‘I want to get on with my life’‚ says judge as Van Breda trial is delayed
An exasperated Judge Siraj Desai says he wants “to get on with my life" after a two-week delay in the Van Breda murder trial reared its head on Tuesday in the High Court in Cape Town.
Henri Van Breda stands accused of axing his parents and brother to death‚ and leaving his sister for dead‚ in their luxury estate home in Stellenbosch in 2015.
The state finished leading evidence in chief a few weeks ago‚ and the defence was set to complete theirs this week.
However‚ Van Breda had a seizure last week before being diagnosed with juvenile myoclonic epilepsy‚ and now his neurologist‚ Dr James Butler‚ needs more time to put his report together.
This means court will only sit again on November 27.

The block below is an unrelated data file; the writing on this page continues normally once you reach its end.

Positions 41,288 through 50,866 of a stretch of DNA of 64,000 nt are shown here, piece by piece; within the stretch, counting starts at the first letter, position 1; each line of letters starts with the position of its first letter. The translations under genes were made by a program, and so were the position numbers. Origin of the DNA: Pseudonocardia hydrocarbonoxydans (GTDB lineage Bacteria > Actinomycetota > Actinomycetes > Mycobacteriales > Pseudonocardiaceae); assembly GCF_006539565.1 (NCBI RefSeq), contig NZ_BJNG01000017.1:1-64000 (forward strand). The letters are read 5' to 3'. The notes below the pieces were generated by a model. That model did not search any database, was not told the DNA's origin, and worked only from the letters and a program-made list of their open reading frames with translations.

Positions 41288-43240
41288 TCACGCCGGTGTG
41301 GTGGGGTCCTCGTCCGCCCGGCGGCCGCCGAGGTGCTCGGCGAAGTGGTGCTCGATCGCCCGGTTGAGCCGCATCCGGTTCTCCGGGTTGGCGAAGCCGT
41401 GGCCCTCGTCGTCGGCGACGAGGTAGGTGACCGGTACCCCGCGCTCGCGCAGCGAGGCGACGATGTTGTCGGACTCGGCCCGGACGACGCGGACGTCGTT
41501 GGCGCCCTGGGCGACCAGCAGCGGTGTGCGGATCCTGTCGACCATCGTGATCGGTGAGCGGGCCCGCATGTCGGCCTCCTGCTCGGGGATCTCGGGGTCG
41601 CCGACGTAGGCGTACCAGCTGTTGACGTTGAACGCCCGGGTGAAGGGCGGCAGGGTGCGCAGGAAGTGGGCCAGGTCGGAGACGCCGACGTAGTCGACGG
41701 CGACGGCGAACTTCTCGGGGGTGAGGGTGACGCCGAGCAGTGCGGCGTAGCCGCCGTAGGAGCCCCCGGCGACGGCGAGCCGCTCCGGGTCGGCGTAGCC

When Desai said "I want to get on with my life‚" Van Breda’s advocate‚ Pieter Botha‚ replied: "So do I."
Desai said at the start of Tuesday's session that he wanted the defence's evidence in chief done and dusted by this coming Friday‚ but after it came to light that Butler needed time for his report‚ Desai said he "reluctantly" agreed to grant such time‚ but that he wants it "done with no further delays by December 1".
"This trial has now been unduly prolonged‚ though I accept Botha's argument that this witness was unexpected [due to the seizure]. I am reluctantly postponing this matter‚ and do so purely in the interests of justice‚" he said.
At stake is the crucial point of the "lost" two hours and forty minutes when Van Breda claims he lay unconscious at the bottom of the stairs after his family had‚ he claims‚ been brutally attacked by a laughing man in a balaclava.
State prosecutor Susan Galloway has argued that no such loss of consciousness occurred. She questioned why Van Breda would not have mentioned that to the doctor who saw him later that day‚ and also argued that no explanation "at all" existed for him to have lost consciousness.
Butler‚ says Botha‚ will provide testimony on any possible links between the juvenile myoclonic epilepsy and the alleged loss of consciousness.